|Matthew Henry's Concise Commentary|
3:18-25 The epistles most taken up in displaying the glory of the Divine grace, and magnifying the Lord Jesus, are the most particular in pressing the duties of the Christian life. We must never separate the privileges and duties of the gospel. Submission is the duty of wives. But it is submission, not to a severe lord or stern tyrant, but to her own husband, who is engaged to affectionate duty. And husbands must love their wives with tender and faithful affection. Dutiful children are the most likely to prosper. And parents must be tender, as well as children obedient. Servants are to do their duty, and obey their masters' commands, in all things consistent with duty to God their heavenly Master. They must be both just and diligent; without selfish designs, or hypocrisy and disguise. Those who fear God, will be just and faithful when from under their master's eye, because they know they are under the eye of God. And do all with diligence, not idly and slothfully; cheerfully, not discontented at the providence of God which put them in that relation. And for servants' encouragement, let them know, that in serving their masters according to the command of Christ, they serve Christ, and he will give them a glorious reward at last. But, on the other hand, he who doeth wrong, shall receive for the wrong which he hath done. God will punish the unjust, as well as reward the faithful servant; and the same if masters wrong their servants. For the righteous Judge of the earth will deal justly between master and servant. Both will stand upon a level at his tribunal. How happy would true religion make the world, if it every where prevailed, influenced every state of things, and every relation of life! But the profession of those persons who are regardless of duties, and give just cause for complaint to those they are connected with, deceives themselves, as well as brings reproach on the gospel.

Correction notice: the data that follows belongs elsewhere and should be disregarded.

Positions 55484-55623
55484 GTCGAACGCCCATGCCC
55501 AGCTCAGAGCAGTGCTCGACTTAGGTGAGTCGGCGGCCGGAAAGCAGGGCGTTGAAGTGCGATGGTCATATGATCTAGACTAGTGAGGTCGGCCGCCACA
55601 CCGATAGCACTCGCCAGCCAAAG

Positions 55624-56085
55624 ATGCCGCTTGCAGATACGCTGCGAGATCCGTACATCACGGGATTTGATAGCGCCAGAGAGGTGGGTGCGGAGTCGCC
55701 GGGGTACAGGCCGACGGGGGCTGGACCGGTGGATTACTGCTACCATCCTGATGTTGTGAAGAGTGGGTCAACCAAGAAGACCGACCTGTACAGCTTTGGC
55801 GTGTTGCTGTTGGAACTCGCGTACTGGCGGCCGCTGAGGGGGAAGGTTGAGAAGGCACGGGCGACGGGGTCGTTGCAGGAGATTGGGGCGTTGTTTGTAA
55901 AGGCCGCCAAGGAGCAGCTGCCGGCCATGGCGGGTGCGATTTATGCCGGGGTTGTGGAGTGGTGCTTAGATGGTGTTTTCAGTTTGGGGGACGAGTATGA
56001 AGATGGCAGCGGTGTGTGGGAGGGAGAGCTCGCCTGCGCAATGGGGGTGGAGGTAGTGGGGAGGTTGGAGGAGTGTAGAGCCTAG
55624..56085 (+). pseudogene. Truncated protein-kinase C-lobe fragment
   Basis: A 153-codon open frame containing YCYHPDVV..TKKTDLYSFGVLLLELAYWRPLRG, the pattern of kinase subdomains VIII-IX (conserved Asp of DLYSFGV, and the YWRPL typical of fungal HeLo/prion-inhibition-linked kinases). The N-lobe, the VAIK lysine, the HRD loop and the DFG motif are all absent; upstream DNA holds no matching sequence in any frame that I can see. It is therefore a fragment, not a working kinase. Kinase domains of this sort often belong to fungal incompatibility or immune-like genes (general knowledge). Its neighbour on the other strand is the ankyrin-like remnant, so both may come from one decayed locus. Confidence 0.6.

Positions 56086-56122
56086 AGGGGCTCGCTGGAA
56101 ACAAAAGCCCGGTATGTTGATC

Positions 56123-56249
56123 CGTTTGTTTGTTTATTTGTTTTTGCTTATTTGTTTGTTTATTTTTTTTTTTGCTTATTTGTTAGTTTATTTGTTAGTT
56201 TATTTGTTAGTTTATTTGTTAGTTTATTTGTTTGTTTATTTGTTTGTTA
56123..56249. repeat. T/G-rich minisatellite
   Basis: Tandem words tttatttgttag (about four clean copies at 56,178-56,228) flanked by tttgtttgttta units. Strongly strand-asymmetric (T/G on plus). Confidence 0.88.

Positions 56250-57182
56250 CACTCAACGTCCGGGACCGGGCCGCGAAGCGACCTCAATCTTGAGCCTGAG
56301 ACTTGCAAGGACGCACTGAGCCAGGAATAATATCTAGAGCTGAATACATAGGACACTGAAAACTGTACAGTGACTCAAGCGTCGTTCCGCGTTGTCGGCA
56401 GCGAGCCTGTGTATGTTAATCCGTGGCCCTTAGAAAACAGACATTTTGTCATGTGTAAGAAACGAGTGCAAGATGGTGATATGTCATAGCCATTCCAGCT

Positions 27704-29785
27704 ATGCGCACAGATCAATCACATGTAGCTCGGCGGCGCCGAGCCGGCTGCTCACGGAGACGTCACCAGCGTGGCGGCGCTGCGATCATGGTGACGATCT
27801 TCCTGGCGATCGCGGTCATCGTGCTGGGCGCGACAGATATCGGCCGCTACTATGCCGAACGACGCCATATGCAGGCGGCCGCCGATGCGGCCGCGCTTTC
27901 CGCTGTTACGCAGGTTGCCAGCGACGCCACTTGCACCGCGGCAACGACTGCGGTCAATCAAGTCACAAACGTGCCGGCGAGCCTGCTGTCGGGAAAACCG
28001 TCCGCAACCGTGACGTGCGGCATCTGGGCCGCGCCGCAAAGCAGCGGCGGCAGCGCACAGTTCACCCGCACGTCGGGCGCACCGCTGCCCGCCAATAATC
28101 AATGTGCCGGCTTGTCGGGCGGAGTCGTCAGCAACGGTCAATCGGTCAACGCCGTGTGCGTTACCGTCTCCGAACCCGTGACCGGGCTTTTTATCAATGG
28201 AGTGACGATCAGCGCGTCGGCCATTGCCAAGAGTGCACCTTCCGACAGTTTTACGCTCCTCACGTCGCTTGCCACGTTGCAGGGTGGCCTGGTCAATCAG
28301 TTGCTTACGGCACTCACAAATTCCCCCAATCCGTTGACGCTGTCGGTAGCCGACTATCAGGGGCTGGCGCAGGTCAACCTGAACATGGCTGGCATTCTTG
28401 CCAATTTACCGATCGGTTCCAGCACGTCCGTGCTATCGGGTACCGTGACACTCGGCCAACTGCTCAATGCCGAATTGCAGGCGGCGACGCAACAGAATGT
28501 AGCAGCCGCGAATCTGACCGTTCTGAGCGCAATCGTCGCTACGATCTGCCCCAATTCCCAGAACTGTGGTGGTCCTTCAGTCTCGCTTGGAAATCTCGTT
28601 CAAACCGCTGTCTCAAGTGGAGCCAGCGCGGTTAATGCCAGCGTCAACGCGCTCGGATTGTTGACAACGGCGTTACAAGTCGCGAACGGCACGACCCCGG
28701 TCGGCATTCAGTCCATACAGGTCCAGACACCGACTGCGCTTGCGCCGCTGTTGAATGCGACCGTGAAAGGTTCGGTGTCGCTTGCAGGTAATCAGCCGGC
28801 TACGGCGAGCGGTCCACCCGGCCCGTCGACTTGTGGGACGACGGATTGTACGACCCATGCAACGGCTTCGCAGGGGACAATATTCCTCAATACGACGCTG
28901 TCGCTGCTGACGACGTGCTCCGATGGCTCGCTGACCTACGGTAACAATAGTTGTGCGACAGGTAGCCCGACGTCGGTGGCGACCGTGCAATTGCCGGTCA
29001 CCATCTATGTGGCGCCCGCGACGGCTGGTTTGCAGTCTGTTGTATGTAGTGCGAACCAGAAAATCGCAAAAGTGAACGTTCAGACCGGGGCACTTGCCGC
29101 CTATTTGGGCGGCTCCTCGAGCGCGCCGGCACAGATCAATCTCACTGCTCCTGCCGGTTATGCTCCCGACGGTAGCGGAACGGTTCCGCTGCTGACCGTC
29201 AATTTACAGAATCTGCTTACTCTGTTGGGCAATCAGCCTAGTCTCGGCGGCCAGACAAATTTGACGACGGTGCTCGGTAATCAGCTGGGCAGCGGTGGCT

Verse 23. - Whatever ye be doing, work (therein) from (the) soul, as to the Lord, and not to men (ver. 17; Ephesians 6:6, 7; 1 Corinthians 7:21-23). (On the first clause, see ver. 17.) In the Revised Text, however, the turn of expression differs from that of ver. 17, πᾶν being cancelled. The writer is thinking, not so much of the variety of service possible, as of the spirit which should pervade it. "Do" is replaced in the second clause by the more energetic "work," opposed to indolent or useless doing (comp. Ephesians 4:28; 2 Thessalonians 3:10; John 5:17; John 9:4). "From [ἐκ, out of] the soul "indicates the spring of their exertions - inward principle, not outward compulsion; the servant must put his soul into his work. "Soul" implies, even more than "heart," the engagement of the man's best individual powers (comp. Philippians 1:27, as well as Ephesians 6:6). The slaves' daily taskwork is to be done, not only in sight and in fear of the Lord (ver. 22 b; Ephesians 5:21), but as actually "to the Lord." Him they are serving (ver. 24 b), who alone is "the Lord" (Colossians 2:6); every mean and hard task is dignified and sweetened by the thought of being done for him, and the commonest work must be done with the zeal and thoroughness that his service demands (comp. Ephesians 6:7, "with good will doing bond service"). The word "not" (οὐ instead of μὴ) implies that their service is actually rendered to One other and higher than "men" (1 Corinthians 7:22; Galatians 1:10).
Gill's Exposition of the Entire Bible
And whatsoever ye do,.... Some have thought that these words, and the two following verses, regard the Colossians in general, and the performance of any, and all good works by them; but by their connection with the preceding verse, and with the beginning of the next chapter, they appear to concern servants only, and what they do under that character, and under the discharge of their duty:
do it heartily, not by mere force and necessity, grudgingly, and with murmurings, but from the heart, and with good will, having a true, real, and hearty affection for their masters, having their good and interest at heart, and a delight in their service; like the Hebrew servant, that loved his master, as also his wife and children, and therefore would not depart from him, see Exodus 21:5,
as to the Lord, and not unto men; See Gill on Ephesians 6:7.
Jamieson-Fausset-Brown Bible Commentary
23. And—omitted in the oldest manuscripts (compare Eph 6:7, 8). Compare the same principle in the case of all men, Hezekiah (2Ch 31:21; Ro 12:11).
do, do it—two distinct Greek verbs, "Whatsoever ye do, work at it" (or "labor at" it).
heartily—not from servile constraint, but with hearty good will.
Colossians 3:23 Parallel Commentaries
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